A national network, built up over the years by a dedicated work force, is being eroded. InterCity will be broken up into franchises. The Bill is a kick in the teeth for the thousands of men and women who have striven to provide a decent public service, despite Government cuts and the deep, inbuilt prejudices of Ministers—including those in the Cabinet—against publicly owned services.

The Secretary of State talked of a sense of local or regional identity. The passenger transport authorities, working with British Rail, are already dealing with that. In west Yorkshire, the PTA—which has some sort of democratic accountability—already provides an excellent supplement to services and an excellent sense of local identity. The only difficulties experienced there result from the Government's hamfisted approach.

The Secretary of State talked of freight haemorrhaging away from British Rail and pouring on to the roads. It is hardly surprising that that should be happening, with the present Secretary of State and the present Minister of State in charge of road transport. The Bill will increase the flow of traffic away from rail and on to the road, at the very time when most sensible people recognise that the transport of both people and freight should be moving in the opposite direction.

One clear message emerges from the Bill: everyone who votes for it will be voting to sabotage our national railway network.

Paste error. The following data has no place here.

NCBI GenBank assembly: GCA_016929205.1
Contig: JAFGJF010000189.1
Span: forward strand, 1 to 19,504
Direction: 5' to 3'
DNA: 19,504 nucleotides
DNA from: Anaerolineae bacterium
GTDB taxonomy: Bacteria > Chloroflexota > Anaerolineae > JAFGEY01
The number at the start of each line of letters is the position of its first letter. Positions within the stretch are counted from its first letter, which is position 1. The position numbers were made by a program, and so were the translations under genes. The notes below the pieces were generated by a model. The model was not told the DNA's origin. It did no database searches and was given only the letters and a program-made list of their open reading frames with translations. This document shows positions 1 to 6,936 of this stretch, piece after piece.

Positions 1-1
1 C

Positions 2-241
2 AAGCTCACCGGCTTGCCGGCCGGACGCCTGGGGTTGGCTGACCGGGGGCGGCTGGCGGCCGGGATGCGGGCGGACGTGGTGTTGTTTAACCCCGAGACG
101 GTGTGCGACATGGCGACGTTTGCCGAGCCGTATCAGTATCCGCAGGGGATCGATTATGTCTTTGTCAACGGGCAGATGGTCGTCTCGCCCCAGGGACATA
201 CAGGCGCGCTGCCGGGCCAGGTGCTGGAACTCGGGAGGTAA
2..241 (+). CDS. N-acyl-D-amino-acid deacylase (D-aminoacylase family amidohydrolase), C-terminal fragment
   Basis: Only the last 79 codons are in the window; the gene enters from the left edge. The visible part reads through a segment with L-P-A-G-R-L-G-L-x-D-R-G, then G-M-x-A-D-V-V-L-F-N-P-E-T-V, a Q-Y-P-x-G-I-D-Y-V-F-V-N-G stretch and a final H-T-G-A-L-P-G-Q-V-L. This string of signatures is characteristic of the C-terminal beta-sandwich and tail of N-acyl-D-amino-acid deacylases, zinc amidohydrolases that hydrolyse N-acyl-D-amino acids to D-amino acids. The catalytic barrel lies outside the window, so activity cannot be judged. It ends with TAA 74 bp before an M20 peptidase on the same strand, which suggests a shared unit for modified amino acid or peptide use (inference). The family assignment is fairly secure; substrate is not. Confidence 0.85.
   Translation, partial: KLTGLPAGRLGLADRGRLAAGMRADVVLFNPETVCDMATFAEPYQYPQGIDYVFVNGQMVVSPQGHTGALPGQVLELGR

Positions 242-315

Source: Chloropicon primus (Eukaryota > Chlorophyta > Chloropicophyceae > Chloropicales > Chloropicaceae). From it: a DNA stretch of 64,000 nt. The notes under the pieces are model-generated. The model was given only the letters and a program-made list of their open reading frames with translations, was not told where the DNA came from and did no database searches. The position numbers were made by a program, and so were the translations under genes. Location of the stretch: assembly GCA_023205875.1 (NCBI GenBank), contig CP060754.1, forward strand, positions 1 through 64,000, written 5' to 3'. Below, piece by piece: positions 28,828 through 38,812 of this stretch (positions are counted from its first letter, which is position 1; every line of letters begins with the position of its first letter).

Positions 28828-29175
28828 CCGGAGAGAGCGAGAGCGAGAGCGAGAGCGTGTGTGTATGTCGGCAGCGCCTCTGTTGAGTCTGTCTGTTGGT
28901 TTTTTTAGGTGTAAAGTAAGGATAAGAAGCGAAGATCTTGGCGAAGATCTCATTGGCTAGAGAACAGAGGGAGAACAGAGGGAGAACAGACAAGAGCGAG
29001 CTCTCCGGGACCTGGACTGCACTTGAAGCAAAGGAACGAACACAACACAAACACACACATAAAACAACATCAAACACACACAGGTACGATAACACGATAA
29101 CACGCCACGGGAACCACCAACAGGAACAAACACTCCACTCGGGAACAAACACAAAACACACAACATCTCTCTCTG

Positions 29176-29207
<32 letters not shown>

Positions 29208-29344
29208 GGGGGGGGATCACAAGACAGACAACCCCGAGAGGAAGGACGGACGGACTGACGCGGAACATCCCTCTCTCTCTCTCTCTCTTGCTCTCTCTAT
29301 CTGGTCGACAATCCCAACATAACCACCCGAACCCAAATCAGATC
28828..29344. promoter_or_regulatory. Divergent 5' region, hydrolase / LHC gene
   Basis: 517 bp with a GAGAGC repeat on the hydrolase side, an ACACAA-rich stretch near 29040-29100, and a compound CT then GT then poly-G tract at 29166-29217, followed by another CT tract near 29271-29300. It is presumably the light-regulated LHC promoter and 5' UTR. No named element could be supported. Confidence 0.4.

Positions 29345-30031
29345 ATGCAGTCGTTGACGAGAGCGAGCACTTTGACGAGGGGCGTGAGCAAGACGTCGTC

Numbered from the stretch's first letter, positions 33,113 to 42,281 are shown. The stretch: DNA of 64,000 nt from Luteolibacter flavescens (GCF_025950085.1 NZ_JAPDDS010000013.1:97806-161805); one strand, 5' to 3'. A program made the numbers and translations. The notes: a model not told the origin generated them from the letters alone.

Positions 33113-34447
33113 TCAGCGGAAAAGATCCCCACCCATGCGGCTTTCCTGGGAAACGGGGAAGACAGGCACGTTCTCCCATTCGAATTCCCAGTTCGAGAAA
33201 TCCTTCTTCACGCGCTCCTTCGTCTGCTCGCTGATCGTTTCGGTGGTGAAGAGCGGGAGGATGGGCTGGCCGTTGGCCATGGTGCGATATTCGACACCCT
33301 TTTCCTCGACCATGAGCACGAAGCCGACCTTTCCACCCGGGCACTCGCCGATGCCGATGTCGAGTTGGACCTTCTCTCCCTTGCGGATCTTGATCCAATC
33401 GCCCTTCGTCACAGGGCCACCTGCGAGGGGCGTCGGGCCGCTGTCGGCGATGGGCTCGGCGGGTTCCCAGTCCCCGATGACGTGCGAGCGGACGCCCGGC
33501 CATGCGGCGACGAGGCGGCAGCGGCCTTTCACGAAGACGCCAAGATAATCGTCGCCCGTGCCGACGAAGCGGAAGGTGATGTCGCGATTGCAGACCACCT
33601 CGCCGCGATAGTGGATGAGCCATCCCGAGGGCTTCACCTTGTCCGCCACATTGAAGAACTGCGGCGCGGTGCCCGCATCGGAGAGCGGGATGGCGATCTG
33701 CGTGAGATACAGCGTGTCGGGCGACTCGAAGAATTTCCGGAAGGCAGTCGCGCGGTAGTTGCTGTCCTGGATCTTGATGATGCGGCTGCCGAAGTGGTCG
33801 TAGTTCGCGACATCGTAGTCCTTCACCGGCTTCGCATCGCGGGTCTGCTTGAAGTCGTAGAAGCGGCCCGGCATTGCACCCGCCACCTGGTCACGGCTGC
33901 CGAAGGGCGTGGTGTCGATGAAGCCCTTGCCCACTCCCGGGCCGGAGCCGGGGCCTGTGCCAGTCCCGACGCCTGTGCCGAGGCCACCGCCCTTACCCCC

10.19 pm
Mr. Rathbone

The House, those listening to the debate at this late hour and those who will read about it tomorrow will be struck by the disgraceful, backward-looking, depressing speeches that we have just heard on Third Reading from Opposition Members. It is tragic that after all the debate that has taken place and all the actions of the Government, particularly their decisions and promises over the last two days, the Opposition cannot even pay lip service to what my right hon. Friend the Secretary of State and my hon. Friend the Minister have done.

I put on record the thanks of my hon. Friends to the Secretary of State and to the Minister for their hours of listening, their positive reactions and their guarantees so that the Bill goes from this House to the other place in a much better state than at the beginning of the debate yesterday.

I wish to raise three minor points. First, may I ask for reassurance from my right hon. Friend that where it is appropriate vertical integration of rolling stock and infrastructure will be allowed under the franchise system? Secondly, can he please give us some indication of the Government's attitude towards the future funding of British Rail, since British Rail itself will remain responsible for quite a large proportion—[Interruption.]

Madam Speaker